Intranasal Oxytocin for the Treatment of Autism Spectrum Disorders (INOT)
|ClinicalTrials.gov Identifier: NCT01337687|
Recruitment Status : Completed
First Posted : April 19, 2011
Results First Posted : February 27, 2020
Last Update Posted : February 27, 2020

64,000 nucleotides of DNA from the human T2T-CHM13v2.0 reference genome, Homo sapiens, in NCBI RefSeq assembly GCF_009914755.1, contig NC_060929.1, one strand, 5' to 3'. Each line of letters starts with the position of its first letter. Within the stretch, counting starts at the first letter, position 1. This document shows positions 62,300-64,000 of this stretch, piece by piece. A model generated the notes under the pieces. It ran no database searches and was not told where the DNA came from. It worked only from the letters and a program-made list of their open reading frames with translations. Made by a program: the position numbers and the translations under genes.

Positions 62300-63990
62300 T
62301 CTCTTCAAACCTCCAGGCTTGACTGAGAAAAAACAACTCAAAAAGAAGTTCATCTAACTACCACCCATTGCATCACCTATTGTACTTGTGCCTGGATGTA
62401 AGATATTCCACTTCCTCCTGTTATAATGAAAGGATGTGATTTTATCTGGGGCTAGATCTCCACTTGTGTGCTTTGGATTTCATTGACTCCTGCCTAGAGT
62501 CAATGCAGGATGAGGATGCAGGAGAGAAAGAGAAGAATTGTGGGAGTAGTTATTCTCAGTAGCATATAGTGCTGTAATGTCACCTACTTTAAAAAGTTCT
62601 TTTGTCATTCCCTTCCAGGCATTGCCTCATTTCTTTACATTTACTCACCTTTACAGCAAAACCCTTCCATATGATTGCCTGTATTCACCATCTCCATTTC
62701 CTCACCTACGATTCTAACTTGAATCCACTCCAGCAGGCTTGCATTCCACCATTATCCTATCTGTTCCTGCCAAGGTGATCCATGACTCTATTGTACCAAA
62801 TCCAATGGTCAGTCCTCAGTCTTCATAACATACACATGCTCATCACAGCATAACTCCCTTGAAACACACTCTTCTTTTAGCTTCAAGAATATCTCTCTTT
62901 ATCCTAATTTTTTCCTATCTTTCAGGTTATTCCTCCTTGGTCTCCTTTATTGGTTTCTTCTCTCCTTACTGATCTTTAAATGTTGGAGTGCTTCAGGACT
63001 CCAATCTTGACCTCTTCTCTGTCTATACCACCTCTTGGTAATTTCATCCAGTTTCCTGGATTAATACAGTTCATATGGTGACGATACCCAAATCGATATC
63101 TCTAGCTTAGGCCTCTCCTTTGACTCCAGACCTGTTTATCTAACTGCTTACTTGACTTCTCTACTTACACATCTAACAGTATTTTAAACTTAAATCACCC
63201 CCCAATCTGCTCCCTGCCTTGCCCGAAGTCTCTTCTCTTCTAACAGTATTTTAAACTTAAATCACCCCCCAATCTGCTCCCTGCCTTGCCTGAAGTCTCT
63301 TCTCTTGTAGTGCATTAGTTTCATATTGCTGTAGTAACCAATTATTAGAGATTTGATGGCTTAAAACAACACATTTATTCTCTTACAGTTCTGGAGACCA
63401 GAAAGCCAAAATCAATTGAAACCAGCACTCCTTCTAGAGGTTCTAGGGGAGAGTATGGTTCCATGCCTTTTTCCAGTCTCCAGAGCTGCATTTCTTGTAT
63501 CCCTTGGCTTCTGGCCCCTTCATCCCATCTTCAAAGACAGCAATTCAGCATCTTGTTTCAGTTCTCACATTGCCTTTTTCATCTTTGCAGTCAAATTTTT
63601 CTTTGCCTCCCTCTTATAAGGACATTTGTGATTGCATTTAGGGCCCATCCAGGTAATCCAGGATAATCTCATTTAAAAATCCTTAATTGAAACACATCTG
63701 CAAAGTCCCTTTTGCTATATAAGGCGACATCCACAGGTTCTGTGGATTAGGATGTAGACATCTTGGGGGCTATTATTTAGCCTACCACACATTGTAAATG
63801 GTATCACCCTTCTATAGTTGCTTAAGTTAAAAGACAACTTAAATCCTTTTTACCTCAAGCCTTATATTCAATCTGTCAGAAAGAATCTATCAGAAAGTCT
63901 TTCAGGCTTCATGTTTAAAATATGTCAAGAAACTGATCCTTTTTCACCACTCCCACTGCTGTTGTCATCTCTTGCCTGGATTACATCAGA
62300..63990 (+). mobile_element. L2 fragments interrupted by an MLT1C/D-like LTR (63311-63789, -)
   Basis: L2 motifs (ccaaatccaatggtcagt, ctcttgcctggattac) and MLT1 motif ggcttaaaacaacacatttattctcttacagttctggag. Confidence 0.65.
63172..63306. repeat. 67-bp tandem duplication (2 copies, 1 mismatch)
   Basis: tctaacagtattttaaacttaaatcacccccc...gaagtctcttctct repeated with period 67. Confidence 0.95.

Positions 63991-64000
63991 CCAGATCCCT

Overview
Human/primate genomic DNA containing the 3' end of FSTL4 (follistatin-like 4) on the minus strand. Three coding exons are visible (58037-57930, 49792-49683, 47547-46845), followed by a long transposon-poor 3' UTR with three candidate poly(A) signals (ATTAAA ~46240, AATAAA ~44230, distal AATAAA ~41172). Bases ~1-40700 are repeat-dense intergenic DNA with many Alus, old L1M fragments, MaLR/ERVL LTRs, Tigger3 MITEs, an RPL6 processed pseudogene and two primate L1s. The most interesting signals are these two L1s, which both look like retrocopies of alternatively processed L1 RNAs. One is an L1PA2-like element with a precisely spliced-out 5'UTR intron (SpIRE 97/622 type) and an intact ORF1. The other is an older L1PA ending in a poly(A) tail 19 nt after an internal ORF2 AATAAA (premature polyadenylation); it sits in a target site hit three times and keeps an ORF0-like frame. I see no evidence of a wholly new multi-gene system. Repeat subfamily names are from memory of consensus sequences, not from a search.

Autism Spectrum Disorder (ASD) is a developmental disorder characterized by abnormalities in speech and communication, impaired social functioning and repetitive behaviors and restricted interests. Oxytocin (OT) is peptide that is known for its peripheral effects on facilitating uterine contractions and milk let-down; however, studies, mainly with rodents and non-human primates, has found that OT is involved in affiliative behaviors, including sexual behavior, mother-infant and adult-adult pair-bond formation, separation distress, and other aspects of social attachment. Moreover, OT is known to play an important role in repetitive behaviors and stress reactivity. Given that repetitive behaviors and deficits in social interaction are core symptom domains of autism, and that OT is involved in the regulation of repetitive and affiliative behaviors, it is believed that OT may play a role in the etiology of autism. Moreover, preliminary data obtained by Hollander and colleagues suggests that OT may be of value in treating core autism symptoms. Specifically, synthetic oxytocin administered via intravenous infusion to adults with autism spectrum disorders (ASD) produced significant reductions in repetitive behaviors and facilitated social cognition/memory in a double-blind, placebo-controlled cross-over laboratory challenge.